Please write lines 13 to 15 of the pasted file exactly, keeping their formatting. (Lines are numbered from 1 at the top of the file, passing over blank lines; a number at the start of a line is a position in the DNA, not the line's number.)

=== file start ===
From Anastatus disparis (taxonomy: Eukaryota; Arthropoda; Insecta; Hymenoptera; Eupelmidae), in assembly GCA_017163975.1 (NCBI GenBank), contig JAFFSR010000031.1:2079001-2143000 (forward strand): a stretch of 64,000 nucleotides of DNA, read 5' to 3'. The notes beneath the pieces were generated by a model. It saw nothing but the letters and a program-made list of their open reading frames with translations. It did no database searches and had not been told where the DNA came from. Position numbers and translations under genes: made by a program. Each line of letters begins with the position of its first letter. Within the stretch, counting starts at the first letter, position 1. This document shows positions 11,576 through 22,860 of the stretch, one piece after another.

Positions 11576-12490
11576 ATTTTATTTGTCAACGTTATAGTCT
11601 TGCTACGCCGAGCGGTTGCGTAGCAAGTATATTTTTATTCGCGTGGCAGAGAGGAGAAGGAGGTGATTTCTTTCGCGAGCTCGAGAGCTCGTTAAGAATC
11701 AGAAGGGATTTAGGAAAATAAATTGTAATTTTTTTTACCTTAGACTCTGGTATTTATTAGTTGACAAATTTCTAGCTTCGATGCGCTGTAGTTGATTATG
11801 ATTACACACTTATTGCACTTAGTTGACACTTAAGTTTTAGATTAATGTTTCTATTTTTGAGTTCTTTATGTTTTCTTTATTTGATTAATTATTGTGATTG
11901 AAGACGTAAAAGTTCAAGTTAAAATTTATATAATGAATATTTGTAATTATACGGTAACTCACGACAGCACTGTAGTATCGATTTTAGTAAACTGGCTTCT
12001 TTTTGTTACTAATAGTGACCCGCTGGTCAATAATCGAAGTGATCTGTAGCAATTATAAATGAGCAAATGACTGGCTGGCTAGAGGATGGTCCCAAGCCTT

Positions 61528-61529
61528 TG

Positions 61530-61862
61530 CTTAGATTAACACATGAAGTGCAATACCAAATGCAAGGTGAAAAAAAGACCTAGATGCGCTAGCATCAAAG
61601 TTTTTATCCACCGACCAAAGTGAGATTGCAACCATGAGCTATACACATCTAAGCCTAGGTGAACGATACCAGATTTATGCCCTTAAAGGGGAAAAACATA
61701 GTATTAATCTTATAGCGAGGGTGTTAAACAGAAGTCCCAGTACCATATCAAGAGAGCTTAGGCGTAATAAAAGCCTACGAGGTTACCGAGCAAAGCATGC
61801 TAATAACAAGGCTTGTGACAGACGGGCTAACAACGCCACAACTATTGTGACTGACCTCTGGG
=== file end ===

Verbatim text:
61601 TTTTTATCCACCGACCAAAGTGAGATTGCAACCATGAGCTATACACATCTAAGCCTAGGTGAACGATACCAGATTTATGCCCTTAAAGGGGAAAAACATA
61701 GTATTAATCTTATAGCGAGGGTGTTAAACAGAAGTCCCAGTACCATATCAAGAGAGCTTAGGCGTAATAAAAGCCTACGAGGTTACCGAGCAAAGCATGC
61801 TAATAACAAGGCTTGTGACAGACGGGCTAACAACGCCACAACTATTGTGACTGACCTCTGGG